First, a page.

Aboriginal Statistics at a Glance
Information identified as archived is provided for reference, research or recordkeeping purposes. It is not subject to the Government of Canada Web Standards and has not been altered or updated since it was archived. Please "contact us" to request a format other than those available.
Eight in 10 Aboriginal people live in Ontario and in the western provinces
The 2006 Census showed that the largest number of Aboriginal people live in Ontario and the western provinces. Nearly 250,000 of the over 1.1 million Aboriginal people in Canada were living in Ontario in 2006 and over 700,000 resided in the four western provinces.
While a high proportion of the Aboriginal population live in these five provinces they do not necessarily represent a large portion of the population in the province. For example, Aboriginal people made up 2% of the population of Ontario, 5% of British Columbia's population, 6% of Alberta's population, and 15% of Manitoba and Saskatchewan's total population. On the other hand, Aboriginal people comprised 85% of the population of Nunavut and 50% of the population in the Northwest Territories.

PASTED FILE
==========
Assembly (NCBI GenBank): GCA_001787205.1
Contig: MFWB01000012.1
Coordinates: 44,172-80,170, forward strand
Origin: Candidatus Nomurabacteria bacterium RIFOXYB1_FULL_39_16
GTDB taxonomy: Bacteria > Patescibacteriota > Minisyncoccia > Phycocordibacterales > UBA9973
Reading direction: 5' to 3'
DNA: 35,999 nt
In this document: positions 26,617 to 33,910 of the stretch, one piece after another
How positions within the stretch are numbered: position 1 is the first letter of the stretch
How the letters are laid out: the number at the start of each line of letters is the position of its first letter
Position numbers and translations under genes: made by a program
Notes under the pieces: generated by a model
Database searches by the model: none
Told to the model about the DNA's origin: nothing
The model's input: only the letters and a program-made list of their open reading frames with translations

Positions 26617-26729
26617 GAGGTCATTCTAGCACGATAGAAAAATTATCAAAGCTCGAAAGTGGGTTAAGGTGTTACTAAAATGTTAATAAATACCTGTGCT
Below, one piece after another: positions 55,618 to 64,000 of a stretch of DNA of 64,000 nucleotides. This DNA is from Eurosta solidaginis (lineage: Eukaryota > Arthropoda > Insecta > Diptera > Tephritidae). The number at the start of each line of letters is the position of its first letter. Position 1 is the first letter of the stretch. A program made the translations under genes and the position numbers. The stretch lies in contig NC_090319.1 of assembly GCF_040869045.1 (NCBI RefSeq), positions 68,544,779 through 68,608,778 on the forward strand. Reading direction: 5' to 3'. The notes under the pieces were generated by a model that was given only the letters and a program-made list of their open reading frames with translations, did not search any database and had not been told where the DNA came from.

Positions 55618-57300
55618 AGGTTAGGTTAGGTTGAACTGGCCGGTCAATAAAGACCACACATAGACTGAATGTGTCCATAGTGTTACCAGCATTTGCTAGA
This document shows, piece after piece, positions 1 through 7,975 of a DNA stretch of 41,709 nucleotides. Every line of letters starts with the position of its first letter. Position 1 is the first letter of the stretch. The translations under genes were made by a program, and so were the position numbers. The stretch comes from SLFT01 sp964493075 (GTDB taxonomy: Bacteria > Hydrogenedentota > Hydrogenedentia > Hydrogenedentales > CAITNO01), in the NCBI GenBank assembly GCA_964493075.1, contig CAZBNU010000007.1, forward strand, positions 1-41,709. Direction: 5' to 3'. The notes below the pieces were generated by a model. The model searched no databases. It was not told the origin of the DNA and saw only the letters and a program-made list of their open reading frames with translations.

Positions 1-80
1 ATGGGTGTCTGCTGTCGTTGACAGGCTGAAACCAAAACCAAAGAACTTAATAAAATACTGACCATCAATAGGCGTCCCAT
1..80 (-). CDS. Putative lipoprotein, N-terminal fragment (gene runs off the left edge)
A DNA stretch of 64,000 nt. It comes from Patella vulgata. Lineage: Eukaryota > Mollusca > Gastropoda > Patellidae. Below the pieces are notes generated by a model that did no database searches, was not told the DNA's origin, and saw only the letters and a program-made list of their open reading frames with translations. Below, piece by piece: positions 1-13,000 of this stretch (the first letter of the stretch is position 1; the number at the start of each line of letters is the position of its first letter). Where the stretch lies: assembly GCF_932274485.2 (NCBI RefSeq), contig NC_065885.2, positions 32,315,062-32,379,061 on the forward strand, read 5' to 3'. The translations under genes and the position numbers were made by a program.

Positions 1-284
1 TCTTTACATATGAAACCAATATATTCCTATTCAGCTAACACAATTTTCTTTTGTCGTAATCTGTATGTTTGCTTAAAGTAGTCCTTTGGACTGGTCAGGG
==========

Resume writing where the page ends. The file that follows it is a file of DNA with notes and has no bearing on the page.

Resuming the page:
Census highlight tables provide this data for Aboriginal identity population for Canada, as well as provinces and territories, census metropolitan areas, census agglomerations and census subdivisions. The second link contains 2006 Census topic-based tabulations (TBTs) that contain population counts based on Aboriginal ancestry and registered Indian status.
This article reveals that the number of people who identified themselves as an Aboriginal person has surpassed the one-million mark, and provides information on age distribution, Aboriginal languages, living arrangements, housing characteristics and geographic mobility. Separate data are provided for Inuit, Métis and First Nations people.
- Date modified: